Above the Arctic Circle, in April, there’s close to 20 hours of continuous daylight to work with. With assistance from core Igloo Mountain founders Larsaaraeq and Klavs, you’re in the best hands possible. In fact, everyone connected with these fine gentlemen cumulatively made up some of the most interesting, gracious people I have ever spent time with. Their zest for mountain living is contagious, and when you spend time with them in their big backyard of Sisimiut it shows.
To reach the area of Igloo Mountain snow machines are ridden on a trail groomed by snowcat. Once you travel the several kilometers to get to Igloo Mountain, you arrive at two quaint huts that are situated on a highpoint affording spectacular views of the immediate area. The terrain surrounding you has a little bit of something for everyone. There are steep couloirs a short skin away, but there’s also wide open, moderately pitched bowls and ramps that work for most anyone that can ski tour just a few steps away. Coupling a stay out at these huts with some time in town is truly a world class experience. But there’s more.
In Sisimiut, snow machines are the locals choice for transportation. From the Igloo Mountain area it’s easy to go for a ride for a few kilometers, and then you really start to understand how much terrain there is to ski and ride in this special corner of the world-most of which has never been climbed or skied. With terrain that can accommodate any level of backcountry skier or ski mountaineer, the more you travel around the Igloo Mountain area the more you realize the potential of the zone.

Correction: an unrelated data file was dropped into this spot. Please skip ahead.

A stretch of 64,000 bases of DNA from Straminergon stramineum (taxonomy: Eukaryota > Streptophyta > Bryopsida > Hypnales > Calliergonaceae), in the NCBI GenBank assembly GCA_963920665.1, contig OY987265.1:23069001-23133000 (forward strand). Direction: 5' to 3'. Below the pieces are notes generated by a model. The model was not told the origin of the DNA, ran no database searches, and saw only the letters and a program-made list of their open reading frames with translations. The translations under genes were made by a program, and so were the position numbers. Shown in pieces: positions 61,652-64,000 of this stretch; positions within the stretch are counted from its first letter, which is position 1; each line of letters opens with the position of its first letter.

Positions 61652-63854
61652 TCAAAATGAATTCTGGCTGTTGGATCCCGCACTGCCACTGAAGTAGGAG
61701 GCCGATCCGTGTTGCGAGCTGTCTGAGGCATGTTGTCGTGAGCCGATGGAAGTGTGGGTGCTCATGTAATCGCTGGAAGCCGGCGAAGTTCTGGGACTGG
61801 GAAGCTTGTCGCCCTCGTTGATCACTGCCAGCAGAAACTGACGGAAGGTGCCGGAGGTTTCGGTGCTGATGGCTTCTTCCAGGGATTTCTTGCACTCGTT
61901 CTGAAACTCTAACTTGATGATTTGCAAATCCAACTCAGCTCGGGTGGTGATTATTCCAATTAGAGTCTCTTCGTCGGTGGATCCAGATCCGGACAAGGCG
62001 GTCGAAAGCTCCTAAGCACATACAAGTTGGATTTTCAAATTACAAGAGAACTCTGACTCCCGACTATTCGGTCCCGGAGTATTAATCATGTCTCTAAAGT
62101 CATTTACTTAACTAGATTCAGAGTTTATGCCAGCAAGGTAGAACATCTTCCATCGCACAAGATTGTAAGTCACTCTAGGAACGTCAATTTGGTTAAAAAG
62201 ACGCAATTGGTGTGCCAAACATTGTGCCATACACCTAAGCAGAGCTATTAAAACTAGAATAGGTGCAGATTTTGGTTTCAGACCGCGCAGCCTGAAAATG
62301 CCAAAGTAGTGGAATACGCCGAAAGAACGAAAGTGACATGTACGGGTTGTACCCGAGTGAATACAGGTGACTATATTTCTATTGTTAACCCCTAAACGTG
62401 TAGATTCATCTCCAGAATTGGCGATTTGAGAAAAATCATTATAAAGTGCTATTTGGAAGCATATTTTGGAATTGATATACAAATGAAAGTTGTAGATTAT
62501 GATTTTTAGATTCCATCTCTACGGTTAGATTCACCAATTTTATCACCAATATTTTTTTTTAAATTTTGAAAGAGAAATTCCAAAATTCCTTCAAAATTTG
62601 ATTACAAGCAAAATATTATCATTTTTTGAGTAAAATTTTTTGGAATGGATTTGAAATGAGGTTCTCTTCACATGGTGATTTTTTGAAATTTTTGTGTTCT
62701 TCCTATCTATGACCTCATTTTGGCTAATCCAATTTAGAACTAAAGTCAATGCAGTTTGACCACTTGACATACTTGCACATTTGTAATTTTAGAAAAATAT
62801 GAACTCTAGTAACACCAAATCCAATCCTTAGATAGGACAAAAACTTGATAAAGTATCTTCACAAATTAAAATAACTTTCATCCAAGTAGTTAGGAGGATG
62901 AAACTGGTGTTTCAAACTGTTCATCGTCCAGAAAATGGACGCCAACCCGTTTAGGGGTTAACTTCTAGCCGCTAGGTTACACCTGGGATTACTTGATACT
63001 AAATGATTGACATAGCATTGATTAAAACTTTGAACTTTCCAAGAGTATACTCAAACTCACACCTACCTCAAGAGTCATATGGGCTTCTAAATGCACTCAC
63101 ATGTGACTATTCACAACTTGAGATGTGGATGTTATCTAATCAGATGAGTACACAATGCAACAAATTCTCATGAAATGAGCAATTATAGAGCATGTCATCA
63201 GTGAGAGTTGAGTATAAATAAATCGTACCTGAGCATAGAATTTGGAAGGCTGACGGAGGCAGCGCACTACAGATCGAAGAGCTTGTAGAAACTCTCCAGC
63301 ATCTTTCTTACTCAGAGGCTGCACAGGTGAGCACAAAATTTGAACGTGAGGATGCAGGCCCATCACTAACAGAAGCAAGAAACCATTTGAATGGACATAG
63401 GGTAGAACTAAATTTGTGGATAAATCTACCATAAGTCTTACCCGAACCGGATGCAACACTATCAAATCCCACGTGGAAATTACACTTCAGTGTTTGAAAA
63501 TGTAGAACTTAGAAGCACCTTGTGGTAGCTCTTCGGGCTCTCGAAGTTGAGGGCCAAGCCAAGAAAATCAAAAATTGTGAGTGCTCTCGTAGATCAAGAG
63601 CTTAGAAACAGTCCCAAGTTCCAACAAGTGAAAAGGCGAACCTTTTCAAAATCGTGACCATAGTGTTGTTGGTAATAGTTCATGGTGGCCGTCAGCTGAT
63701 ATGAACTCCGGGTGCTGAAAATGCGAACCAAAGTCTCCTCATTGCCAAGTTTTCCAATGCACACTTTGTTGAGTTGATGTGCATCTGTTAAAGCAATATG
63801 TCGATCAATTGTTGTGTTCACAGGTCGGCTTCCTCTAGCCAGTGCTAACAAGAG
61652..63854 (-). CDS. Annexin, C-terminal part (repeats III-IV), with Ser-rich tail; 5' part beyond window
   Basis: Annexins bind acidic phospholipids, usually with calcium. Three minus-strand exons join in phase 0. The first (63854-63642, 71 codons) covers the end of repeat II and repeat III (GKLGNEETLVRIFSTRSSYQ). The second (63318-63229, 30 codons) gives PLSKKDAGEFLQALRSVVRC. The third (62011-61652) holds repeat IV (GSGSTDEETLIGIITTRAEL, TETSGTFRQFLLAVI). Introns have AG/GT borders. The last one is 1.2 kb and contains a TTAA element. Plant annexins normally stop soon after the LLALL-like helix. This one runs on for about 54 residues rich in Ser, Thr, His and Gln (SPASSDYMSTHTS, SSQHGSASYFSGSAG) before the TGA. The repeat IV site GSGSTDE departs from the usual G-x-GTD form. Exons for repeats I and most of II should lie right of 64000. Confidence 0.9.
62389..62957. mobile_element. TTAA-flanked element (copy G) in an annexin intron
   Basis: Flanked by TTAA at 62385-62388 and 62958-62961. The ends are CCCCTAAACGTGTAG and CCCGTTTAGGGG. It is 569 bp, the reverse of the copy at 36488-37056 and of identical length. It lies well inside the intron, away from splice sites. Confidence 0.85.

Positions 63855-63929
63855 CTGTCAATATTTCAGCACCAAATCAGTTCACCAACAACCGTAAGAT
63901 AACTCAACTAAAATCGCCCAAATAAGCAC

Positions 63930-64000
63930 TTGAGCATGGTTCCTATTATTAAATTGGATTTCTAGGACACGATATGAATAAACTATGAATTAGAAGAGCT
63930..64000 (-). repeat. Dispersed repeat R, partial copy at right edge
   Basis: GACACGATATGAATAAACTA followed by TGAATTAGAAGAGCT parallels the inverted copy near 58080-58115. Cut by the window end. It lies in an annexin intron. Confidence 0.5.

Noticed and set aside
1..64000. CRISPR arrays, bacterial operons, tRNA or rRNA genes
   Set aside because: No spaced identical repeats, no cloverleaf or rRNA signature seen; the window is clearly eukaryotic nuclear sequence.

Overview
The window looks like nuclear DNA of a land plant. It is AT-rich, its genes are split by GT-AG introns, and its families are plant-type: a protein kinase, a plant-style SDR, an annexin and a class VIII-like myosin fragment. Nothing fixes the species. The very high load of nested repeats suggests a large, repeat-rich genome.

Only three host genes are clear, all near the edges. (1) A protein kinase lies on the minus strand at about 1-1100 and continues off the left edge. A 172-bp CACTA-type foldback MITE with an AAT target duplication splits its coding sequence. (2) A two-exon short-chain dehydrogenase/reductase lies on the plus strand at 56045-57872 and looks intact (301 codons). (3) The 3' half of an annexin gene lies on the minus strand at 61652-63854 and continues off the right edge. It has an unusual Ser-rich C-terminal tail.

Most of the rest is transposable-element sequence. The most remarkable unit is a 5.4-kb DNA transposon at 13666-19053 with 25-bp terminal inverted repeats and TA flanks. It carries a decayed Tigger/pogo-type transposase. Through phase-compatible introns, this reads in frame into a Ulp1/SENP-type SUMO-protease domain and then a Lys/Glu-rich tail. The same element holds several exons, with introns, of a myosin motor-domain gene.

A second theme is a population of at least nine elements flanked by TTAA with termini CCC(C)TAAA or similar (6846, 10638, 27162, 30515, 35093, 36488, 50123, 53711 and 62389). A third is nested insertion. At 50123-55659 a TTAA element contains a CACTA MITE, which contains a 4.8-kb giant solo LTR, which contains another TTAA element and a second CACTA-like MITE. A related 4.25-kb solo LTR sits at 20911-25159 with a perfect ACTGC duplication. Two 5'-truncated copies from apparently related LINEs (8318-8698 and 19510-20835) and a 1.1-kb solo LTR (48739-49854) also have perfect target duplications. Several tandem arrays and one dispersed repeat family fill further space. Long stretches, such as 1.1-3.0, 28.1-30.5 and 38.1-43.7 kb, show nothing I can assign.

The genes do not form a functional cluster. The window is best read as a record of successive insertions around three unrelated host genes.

Beyond Igloo Mountain there are other huts strewn about adjacent glacial areas that boast equally impressive ski terrain. The choice to move huts or locales is all based on what the group wants. In fact, not too far from the Igloo Mountain base another hut is found by a frozen lake. One of the most standout days of skiing our group had last April was in this area, skiing a line that our hosts had specifically said they were waiting to show “the right guests”.
Unlike some of the steeper objectives we found ourselves drooling over during our expedition, there was this one line that was long moderately pitched, and truly sublime. It fell for 5,000+ vertical feet from the top of the high ridges to the frozen lake below. Cold Polar Powder was shin-to-knee deep. The snow was stable and the blue ice was easily avoidably, but gorgeous nonetheless as an accent to the run. It was one of the most mellow yet inspiring runs I’ve ever taken. The crazy thing is we only skied one of these monster shots in the region as we had so much ground to check out during our stay. Knowing there’s more of these unskied ramps out there paints an everlasting smile on my face as I can’t wait to get back to this zone in April to share this special experience with those who have made the effort to get to Sisimiut.